Pros, cons on Proposition 58: Balanced Budget Act
This is the last of four pro/con looks at statewide propositions on the March 2 California election ballot, prepared by the League of Women Voters of California. Voters are urged to save each of them to refer to when voting. (A Spanish-language version can be found online at http://www.ca.lwv.org.)
The California Balanced Budget Act
Should the state Constitution be amended to require that the state adopt a balanced budget and provide for mid-year adjustments if the budget falls out of balance? Should the Constitution also include state budget reserve requirements and limits on future borrowing to finance budget deficits?
California has experienced major budget difficulties in recent years. Although program spending has been reduced and revenues increased to address the shortfalls, large deficits and significant amounts of borrowing have continued. The state faces another major budget shortfall in 2004-05.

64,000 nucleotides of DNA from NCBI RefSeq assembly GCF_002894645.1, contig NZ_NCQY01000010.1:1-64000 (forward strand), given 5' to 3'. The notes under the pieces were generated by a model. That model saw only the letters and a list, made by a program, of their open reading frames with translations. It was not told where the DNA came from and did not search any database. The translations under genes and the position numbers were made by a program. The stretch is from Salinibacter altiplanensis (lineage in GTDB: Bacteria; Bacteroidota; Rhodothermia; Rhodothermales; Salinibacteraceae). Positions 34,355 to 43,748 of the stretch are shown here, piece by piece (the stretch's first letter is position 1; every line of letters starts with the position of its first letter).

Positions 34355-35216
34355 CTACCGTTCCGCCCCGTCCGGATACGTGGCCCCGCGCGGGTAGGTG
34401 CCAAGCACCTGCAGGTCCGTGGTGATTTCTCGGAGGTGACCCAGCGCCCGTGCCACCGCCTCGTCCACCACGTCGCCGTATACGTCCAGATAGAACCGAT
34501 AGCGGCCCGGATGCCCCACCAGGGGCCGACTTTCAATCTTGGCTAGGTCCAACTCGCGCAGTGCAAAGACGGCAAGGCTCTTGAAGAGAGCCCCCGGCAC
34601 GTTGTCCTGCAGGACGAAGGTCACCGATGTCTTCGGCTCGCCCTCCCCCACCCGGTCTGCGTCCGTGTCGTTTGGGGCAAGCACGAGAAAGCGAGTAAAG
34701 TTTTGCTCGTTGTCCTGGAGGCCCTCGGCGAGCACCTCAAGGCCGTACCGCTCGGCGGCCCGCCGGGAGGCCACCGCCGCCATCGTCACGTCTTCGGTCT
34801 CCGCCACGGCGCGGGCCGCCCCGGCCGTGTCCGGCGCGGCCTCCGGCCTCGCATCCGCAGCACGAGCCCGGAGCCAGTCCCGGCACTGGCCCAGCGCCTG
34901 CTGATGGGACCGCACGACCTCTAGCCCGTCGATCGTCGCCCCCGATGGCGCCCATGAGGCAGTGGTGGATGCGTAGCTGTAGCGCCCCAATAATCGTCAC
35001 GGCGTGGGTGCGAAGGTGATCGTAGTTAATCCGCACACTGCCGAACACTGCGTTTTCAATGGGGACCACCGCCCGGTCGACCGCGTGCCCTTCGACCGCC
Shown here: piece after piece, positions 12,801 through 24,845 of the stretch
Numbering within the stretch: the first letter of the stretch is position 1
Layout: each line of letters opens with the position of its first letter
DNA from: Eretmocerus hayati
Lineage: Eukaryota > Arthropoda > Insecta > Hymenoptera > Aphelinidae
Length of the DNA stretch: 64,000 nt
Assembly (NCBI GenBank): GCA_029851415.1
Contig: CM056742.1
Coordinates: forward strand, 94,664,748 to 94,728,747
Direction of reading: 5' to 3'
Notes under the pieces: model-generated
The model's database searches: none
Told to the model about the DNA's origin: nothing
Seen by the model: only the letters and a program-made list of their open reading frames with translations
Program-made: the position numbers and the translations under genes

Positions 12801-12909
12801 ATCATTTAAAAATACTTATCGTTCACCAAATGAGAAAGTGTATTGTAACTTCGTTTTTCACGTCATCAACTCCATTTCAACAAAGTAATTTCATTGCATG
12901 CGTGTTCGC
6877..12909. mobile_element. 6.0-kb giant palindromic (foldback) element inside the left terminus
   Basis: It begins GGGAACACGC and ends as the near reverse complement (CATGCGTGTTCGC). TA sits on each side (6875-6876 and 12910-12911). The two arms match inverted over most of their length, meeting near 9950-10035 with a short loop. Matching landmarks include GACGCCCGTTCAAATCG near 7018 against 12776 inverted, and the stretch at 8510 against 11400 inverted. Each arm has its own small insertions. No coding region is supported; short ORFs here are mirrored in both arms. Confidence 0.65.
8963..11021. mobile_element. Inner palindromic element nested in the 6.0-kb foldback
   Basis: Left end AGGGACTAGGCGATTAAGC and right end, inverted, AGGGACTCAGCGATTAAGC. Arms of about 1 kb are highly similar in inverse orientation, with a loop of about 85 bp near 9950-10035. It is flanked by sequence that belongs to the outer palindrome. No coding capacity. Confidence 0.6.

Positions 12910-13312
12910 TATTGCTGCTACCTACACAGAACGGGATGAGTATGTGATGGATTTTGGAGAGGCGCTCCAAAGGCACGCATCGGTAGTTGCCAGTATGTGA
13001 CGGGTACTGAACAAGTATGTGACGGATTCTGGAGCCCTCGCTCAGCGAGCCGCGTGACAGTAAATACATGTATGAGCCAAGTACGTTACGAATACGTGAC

The state Constitution requires the governor to propose a balanced budget each year, but does not require that the budget finally passed by the Legislature and signed by the governor be balanced. The Constitution also requires a prudent state reserve fund, but does not specify its size or a mechanism to fund it. In general, voter approval is required by the Constitution for debt backed by the state’s general taxing authority. In addition, bonds submitted for voter approval must be for a specified “single object or work.”